MEW: I think I was just so blown away, because I didn’t expect this from the creators of The Good Wife! I think that’s what was so exciting to me. I thought to myself “This is so different for them, and so risky,” because it’s so strange and out there. It really made me excited to work for them, because they’re coming up with something so odd, unique, and unexpected. I was like, “Oh yeah these are the kind of people that I want to work for.”
AT: Also I think that CBS is taking a chance on something so off center for them. They’ve been so successful, and just to see that they’re branching out—it’s really exciting to be a part of.
Braindead seems to play into all your great strengths as an actor. You don’t shy away from the sick and twisted—is that what appealed to you and drew you to this character?
Yeah, I think that was part of it, but also the fact that my character is like two characters in one. Red goes through such an enormous transformation, and goes from a person who’s kind of given up and has become weak and damaged, to someone who’s revived and reinvigorated. Whenever you have a character that’s evolving quickly, that’s interesting and that appeals to me.
Were you at all worried about the transformation? Did you get attached to the earlier iteration of your character?
I did lean heavily into the first Red, the Red who’s a heavy drinker, a lush. That really was only for half of the pilot, so I couldn’t get too attached. I like the new Red. I like the fact that he’s energized and quite a bit sharper, a bit smarter. Also, gradually becoming more fit, more confident, more politically savvy. That’s been an interesting journey.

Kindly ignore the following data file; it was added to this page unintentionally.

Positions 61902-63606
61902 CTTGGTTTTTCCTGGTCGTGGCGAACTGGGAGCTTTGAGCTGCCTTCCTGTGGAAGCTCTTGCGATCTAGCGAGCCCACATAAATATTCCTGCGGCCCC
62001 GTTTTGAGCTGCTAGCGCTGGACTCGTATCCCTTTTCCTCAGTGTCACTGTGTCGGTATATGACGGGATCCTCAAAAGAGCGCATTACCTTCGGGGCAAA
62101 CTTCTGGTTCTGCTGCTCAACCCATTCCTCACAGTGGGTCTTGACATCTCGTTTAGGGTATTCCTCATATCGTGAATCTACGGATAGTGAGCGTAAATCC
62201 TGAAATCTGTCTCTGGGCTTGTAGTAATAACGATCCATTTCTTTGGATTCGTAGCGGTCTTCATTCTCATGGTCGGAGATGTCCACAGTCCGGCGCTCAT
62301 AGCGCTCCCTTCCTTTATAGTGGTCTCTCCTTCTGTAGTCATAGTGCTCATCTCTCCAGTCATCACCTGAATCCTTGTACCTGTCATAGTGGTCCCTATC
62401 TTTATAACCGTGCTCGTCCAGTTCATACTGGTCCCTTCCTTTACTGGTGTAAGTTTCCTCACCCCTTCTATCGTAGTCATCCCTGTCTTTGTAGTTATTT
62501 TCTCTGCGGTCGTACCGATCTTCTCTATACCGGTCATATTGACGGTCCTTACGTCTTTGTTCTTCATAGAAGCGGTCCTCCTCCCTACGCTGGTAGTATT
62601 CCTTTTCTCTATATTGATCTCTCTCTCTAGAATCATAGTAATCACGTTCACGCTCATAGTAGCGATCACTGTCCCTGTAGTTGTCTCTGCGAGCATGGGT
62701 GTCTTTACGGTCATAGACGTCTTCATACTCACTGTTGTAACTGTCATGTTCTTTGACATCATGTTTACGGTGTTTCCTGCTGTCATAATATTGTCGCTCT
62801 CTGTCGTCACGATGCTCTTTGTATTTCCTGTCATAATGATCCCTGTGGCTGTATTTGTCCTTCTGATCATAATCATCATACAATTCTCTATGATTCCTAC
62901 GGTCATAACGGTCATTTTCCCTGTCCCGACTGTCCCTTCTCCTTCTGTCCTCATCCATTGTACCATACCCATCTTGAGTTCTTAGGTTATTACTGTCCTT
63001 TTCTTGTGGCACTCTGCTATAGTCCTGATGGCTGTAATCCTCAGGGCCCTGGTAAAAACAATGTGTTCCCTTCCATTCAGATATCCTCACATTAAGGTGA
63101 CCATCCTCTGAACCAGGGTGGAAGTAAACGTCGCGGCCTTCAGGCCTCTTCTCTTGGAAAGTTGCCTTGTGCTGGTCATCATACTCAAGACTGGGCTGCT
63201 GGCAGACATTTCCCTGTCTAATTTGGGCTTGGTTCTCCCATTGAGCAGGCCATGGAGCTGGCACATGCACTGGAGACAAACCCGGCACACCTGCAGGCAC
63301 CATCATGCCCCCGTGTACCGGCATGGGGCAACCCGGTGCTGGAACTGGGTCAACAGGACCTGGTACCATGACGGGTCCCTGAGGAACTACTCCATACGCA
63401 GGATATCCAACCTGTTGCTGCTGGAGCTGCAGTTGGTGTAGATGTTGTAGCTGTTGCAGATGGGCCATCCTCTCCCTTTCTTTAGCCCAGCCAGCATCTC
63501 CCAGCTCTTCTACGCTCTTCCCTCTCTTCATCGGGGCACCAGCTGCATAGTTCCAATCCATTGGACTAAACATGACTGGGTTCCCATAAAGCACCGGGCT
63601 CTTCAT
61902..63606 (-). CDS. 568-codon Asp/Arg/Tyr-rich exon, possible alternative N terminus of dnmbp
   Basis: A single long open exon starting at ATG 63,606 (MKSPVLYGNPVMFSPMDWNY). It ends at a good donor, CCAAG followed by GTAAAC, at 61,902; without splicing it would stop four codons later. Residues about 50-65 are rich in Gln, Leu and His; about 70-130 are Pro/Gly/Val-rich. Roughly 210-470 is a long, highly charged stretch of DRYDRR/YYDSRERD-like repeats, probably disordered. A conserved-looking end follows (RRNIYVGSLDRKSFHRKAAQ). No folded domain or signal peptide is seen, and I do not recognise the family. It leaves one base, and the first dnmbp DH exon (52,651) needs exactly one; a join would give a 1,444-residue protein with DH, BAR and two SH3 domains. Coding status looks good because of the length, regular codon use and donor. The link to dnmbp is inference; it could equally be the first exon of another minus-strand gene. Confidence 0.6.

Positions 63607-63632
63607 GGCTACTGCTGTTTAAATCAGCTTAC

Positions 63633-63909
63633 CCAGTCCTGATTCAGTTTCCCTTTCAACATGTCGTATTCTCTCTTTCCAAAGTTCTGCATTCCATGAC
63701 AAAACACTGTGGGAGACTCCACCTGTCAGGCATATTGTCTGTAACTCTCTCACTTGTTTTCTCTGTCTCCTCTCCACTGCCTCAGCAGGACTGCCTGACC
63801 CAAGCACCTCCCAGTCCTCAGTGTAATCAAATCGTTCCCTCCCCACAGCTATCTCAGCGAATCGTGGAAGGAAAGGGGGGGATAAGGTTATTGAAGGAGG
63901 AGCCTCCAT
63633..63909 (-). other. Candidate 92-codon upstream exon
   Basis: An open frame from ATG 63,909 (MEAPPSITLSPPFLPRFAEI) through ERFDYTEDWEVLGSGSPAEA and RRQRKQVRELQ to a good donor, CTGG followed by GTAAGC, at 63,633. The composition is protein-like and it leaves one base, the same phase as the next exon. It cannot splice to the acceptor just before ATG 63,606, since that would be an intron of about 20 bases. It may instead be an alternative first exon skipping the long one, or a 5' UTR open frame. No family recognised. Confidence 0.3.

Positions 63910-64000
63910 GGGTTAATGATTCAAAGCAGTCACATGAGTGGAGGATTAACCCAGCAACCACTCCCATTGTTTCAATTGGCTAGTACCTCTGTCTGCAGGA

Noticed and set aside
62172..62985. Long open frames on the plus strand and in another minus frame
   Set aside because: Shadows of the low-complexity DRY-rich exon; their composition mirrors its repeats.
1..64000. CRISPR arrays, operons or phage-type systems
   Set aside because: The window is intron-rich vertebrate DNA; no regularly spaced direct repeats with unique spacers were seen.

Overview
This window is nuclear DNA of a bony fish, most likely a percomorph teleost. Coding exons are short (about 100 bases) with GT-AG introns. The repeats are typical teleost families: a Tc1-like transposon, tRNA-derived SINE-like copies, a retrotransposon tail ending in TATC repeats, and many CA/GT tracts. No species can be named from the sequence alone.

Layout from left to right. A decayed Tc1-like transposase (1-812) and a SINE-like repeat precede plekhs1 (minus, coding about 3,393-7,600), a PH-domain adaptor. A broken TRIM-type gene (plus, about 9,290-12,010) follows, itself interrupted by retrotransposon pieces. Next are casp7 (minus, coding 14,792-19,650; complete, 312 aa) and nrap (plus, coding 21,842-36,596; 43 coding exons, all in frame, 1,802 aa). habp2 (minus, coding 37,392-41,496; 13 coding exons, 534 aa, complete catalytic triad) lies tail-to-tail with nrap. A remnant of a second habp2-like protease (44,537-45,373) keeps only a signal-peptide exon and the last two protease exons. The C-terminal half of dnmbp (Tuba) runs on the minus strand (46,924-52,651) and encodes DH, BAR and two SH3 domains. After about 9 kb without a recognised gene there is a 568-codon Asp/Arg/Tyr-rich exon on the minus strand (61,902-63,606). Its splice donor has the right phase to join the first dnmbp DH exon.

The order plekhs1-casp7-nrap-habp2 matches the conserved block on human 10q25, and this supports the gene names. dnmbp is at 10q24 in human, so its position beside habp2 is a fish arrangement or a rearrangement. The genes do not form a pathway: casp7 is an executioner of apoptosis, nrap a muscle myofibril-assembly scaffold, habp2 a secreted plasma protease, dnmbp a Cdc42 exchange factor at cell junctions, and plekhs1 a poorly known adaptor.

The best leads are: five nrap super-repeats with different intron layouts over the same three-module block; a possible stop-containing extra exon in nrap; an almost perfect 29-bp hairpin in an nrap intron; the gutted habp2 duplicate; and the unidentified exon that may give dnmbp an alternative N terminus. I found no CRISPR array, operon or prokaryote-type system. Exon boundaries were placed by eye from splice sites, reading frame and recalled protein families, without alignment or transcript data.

Was there a conscious effort to try and keep the comedy at a certain threshold, while mixing in Sci Fi elements as well?
It’s so interesting, when you start to try to define what that tone is. How do you capture that? What’s the comedic tone we’re actually going for here? It’s a tricky question because the reality of our political situation right now is bordering on farce. In fact, I think it’s the only thing that keeps people interested.
What was the process like to get into this character? Did you have an opportunity to shadow any politicians?
For me the process actually began, fortunately, before I got the job, but before I got the script. Because, like so many people, I’ve become fixated on this endless, endless, maddening election cycle. I can’t even remember when it began, it was so long ago. It feels like it’s never going to end. It feels like November just will not get here.
When I got this job, I just thought, “Oh my god, I’m already in this head space.” It was a very short walk from CNN to this. Then I started to really focus in on the debates … I mean in a different way. I was already obsessed, but I started to really look at behavior. Sometimes I would just close my eyes and just listen to the chatter and how each candidate has such a distinct voice and way of speaking. They are characters, really. Some were more boring than others.
That was really the process for me, and the process is ongoing, because things just keep getting stranger.
Photos courtesy of Brad Balfour of Insider Media.